July 11, 2007

Making A Simple Theremin / Testing & Planning / Design & Realisation

Back in March, we decided to build our first simple theremin. The process took an on/off time period of a few months, not rushed because it was a hobby project.

The excerpts below are from previous blog posts I have made about the process, the fun of making it and the final outcome.

"As some of you already know, I like to create things from recycled materials with John. We laboured over an awkward website to get our parts last week and John finally had the time to assemble a test this evening. The sample we used for this make is from the 'Minimum Theremin' by Harrison Instruments.

First off is the construction and testing on the breadboard.
After all is working right, the time is for the physical testing. We used several metal objects including a lid, coat hanger and bread knife.

The approximate cost of this project is 15 Euros. So How Does It Sound? See for yourself and download the video here and let me know what you think.

It all seems to function and now we have to decide on a design for the casing and look. We look around and choose an empty metal case from a Smallstone Phaser with very cool Russian trademark and an old rusty saw I’ve had dying on my balcony for 5 years."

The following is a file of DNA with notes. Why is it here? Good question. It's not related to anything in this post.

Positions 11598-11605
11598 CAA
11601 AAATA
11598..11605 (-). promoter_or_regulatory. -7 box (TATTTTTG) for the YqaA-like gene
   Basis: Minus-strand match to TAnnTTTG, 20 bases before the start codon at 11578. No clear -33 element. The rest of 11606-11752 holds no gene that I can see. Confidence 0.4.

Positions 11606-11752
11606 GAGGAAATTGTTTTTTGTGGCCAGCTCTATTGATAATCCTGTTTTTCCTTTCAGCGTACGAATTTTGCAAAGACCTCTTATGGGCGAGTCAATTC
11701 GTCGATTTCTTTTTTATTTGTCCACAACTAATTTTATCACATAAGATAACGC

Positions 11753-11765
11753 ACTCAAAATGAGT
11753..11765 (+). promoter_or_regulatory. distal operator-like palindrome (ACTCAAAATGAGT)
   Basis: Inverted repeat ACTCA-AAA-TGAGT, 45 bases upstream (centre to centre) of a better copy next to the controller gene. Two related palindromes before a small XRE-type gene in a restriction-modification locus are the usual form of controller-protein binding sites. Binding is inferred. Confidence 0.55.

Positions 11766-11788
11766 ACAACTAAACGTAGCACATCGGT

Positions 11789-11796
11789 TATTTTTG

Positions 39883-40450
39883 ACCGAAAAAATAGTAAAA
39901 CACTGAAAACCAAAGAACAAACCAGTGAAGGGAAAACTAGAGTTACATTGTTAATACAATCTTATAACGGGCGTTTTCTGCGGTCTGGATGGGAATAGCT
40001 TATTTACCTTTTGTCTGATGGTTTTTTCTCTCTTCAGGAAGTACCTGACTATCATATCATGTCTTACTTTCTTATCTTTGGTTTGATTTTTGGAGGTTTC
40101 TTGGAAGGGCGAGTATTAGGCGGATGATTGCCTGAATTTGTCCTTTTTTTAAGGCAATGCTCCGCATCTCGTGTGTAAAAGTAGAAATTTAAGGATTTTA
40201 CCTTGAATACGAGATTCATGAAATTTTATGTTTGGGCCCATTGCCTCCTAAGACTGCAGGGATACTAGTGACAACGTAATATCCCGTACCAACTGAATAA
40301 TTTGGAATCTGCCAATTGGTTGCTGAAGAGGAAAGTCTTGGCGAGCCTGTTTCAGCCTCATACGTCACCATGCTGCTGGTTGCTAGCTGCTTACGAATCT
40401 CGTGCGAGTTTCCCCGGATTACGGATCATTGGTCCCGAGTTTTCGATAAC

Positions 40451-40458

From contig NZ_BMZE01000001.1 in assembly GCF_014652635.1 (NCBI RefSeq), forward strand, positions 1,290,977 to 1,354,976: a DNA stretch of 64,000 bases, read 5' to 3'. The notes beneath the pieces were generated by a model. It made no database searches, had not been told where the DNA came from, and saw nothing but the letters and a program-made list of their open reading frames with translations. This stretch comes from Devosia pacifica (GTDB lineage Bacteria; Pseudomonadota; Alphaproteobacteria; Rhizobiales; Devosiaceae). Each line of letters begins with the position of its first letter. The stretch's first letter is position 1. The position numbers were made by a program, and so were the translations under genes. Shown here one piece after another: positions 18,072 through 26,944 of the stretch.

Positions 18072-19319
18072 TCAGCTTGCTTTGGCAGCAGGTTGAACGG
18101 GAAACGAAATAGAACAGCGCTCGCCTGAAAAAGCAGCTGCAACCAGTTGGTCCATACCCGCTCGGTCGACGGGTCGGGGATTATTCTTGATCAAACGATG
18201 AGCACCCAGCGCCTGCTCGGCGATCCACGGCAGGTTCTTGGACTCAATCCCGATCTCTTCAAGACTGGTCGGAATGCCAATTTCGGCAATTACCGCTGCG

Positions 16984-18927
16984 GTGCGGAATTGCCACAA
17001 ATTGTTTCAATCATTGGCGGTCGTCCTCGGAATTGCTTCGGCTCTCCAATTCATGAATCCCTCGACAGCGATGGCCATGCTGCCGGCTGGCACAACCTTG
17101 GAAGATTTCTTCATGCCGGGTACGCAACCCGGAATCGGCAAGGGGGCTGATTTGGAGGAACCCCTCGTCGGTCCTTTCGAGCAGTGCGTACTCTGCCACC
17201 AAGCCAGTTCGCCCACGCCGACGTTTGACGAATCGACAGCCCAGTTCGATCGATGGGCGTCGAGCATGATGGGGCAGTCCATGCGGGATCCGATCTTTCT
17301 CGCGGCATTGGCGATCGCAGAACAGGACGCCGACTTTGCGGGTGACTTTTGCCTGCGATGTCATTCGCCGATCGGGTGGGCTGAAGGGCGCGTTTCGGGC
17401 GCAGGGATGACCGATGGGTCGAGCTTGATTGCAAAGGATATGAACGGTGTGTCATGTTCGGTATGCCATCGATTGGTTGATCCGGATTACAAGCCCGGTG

The first part of finding a suitable schematic, parts and materials was invaluable. The second proved to be even more rewarding because of the hands on nature of the work.

"We selected a rusty saw as the aerial and recycled the casing from an old Russian Smallstone phaser box. This is the work involved to finish it (though for anyone who makes things will know, you’re never really finished)."

"We started off getting rid of the rust and the hardened paint on both objects by soaking, scrubbing (and suffering major inhalation problems) with a load of white spirits. The ‘guts’ of the theremin was completed in about 3 hours prior so this proved to be the hardest part.

24 hours later we started sanding. We took out J.’s Dremel and worked on softening the saw’s edges for safety. We continued sanding the phaser case.

By early evening, we managed to clean the two objects and with an extra 13-14 Euro purchased an anti-rust varnish. We coated and waited…

By night, we polished the saw and selected the knob controls and other remaining aesthetic needs. The theremin was finally put together as J. used some foam to attach the prototyping board, guts and all!"

The theremin wasn't the most sophisticated but we lost no opportunity to enjoy the conception of it or discover the many nuances and improvements we could alter with common distortion. Mostly, we just had a great time playing with it and showing it to friends.

I am planning to complete a matching optical theremin sometime soon.



More pictures.





- C

1 comment:

Dmitry said...

This is Benassi saw!!!